The International Olympic Committee (IOC) announced that another 11 refugee athletes will receive scholarships to prepare, in their respective host countries, for qualification for the Paris 2024 Olympic Games.
In this way, a total of 52 athletes benefiting from this financial support will try to be part of the refugee team, which in Paris 2024 will have its third participation in the Olympic Games after being present in Rio 2016 and Tokyo 2020.
The latest scholarship recipients are the Syrians Mohamad Akkash (judo), Adnan Khakan (judo), Yahya Al Ghotany (taekwondo) and Mohammad Amin Alsalami (athletics); the Afghans Masomah Ali Zada (cycling), Abdullah Sediqi (taekwondo) and Nigara Shaheen (judo); the Ethiopian Eyeru Gebru (cycling), the Moroccan Fouad Idbafdil (athletics), the Iranian Iman Mahdavi (wrestling) and the Cameroonian Cindy Namba (Boxing).
“This means a lot to me. As an athlete, my dream was to win a medal at the Olympic Games and that was very difficult to achieve alone, without help in a foreign country,” said Mohammad Amin Alsalami, who lives in Germany after fleeing Syria.
“I had to work 200 hours a month to earn the money to go to training camps and competitions. I had to pay for everything myself, but now training has become easier because I know that the IOC is there to support me,” said Alsalami, who dreams of being part of the long jump event in the French capital.
The Olympic Team of Refugee Athletes participated for the first time with 10 athletes in the Rio 2016 Games, while in Tokyo 2020 the number rose to 29. Now, 52 will seek to get the ticket to Paris 2024.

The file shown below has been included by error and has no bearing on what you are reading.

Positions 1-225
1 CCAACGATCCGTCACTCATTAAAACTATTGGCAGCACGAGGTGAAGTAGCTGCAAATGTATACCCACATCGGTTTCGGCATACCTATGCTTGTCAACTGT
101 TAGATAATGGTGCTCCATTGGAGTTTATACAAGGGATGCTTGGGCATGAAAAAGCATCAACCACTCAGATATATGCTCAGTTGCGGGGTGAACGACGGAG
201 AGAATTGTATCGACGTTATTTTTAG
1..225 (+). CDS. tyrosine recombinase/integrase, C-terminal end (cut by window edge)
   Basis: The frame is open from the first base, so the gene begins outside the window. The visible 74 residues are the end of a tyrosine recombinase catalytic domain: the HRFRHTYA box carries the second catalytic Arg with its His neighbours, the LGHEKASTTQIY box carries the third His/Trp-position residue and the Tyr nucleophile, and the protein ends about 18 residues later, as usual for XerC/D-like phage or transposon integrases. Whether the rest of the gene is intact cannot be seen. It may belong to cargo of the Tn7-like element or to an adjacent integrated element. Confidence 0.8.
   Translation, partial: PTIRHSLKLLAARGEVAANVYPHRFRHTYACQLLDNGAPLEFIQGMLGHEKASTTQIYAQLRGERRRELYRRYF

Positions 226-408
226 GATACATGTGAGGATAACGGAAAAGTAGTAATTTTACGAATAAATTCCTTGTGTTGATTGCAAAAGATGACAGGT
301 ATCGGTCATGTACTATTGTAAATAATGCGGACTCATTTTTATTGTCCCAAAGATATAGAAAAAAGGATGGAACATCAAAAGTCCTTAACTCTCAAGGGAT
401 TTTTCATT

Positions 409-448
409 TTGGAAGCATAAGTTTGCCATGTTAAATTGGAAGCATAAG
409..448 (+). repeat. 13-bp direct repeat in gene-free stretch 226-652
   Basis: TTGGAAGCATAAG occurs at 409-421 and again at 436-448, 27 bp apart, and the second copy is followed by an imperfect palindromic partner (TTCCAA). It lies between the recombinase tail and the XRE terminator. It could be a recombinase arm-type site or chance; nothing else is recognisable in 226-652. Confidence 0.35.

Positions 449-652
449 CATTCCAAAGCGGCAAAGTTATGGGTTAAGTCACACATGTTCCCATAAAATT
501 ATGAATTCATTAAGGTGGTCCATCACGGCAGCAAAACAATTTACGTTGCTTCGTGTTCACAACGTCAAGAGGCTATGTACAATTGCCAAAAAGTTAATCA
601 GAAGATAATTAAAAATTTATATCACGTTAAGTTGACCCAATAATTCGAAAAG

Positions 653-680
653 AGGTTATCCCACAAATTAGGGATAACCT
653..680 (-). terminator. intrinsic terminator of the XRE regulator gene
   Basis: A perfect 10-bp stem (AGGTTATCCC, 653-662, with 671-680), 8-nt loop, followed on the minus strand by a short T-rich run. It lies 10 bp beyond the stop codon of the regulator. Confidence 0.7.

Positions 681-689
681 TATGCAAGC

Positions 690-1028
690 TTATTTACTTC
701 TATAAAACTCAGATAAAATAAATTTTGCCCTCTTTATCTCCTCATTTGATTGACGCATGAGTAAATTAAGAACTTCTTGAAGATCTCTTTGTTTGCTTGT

Of the first 44 athletes awarded scholarships to face the preparation for the next Olympic Games, three have already received citizenship from their host countries, so they will compete for their new National Olympic Committee (CON).
Last October, the IOC Refugee Olympic Foundation and Team were awarded the Princess of Asturias Award for Sports. Thomas Bach, president of the International Olympic Committee, was accompanied at the gala by Venezuelan boxer Eldric Sella Rodríguez and Afghan cyclist Masomah Ali Zada, who were present at the last Olympic Games in Tokyo.
“This motivates us to continue preparing and doing our best for the Olympic cycle that ends in 2024, as well as to continue impacting more people. The Olympic Refugee Team gave me the opportunity to compete in Tokyo and now it allows me to try to earn a place to do so in Paris,” said the Venezuelan boxer.
Masomah Ali Zada, for his part, escaped more than once from the Taliban and now lives in France. The cyclist, harassed in her country simply for riding a bicycle, was in a historic event named a member of the IOC Athletes Commission.